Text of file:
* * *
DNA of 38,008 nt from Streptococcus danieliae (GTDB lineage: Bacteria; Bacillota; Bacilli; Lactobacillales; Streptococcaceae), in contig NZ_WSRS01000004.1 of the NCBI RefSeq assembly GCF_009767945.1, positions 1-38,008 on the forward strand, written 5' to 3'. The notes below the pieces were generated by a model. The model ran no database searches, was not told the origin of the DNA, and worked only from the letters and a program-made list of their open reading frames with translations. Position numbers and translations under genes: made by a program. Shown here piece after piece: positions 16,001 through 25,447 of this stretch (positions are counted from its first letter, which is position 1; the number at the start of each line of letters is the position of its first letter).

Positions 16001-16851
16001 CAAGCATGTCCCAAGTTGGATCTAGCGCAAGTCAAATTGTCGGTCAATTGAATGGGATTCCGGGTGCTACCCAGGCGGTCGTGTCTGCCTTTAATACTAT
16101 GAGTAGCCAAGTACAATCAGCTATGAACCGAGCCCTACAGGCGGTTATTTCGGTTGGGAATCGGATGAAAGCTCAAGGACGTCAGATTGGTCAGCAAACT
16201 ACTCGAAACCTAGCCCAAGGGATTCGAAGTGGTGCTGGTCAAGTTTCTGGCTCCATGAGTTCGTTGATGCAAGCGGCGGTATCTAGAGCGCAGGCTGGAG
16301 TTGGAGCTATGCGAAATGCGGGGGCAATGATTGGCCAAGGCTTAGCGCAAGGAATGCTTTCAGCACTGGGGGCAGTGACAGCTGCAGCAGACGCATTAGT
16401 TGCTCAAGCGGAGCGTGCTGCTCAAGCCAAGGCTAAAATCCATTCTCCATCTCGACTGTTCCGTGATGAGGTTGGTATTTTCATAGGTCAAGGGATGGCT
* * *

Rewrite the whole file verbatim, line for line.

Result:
DNA of 38,008 nt from Streptococcus danieliae (GTDB lineage: Bacteria; Bacillota; Bacilli; Lactobacillales; Streptococcaceae), in contig NZ_WSRS01000004.1 of the NCBI RefSeq assembly GCF_009767945.1, positions 1-38,008 on the forward strand, written 5' to 3'. The notes below the pieces were generated by a model. The model ran no database searches, was not told the origin of the DNA, and worked only from the letters and a program-made list of their open reading frames with translations. Position numbers and translations under genes: made by a program. Shown here piece after piece: positions 16,001 through 25,447 of this stretch (positions are counted from its first letter, which is position 1; the number at the start of each line of letters is the position of its first letter).

Positions 16001-16851
16001 CAAGCATGTCCCAAGTTGGATCTAGCGCAAGTCAAATTGTCGGTCAATTGAATGGGATTCCGGGTGCTACCCAGGCGGTCGTGTCTGCCTTTAATACTAT
16101 GAGTAGCCAAGTACAATCAGCTATGAACCGAGCCCTACAGGCGGTTATTTCGGTTGGGAATCGGATGAAAGCTCAAGGACGTCAGATTGGTCAGCAAACT
16201 ACTCGAAACCTAGCCCAAGGGATTCGAAGTGGTGCTGGTCAAGTTTCTGGCTCCATGAGTTCGTTGATGCAAGCGGCGGTATCTAGAGCGCAGGCTGGAG
16301 TTGGAGCTATGCGAAATGCGGGGGCAATGATTGGCCAAGGCTTAGCGCAAGGAATGCTTTCAGCACTGGGGGCAGTGACAGCTGCAGCAGACGCATTAGT
16401 TGCTCAAGCGGAGCGTGCTGCTCAAGCCAAGGCTAAAATCCATTCTCCATCTCGACTGTTCCGTGATGAGGTTGGTATTTTCATAGGTCAAGGGATGGCT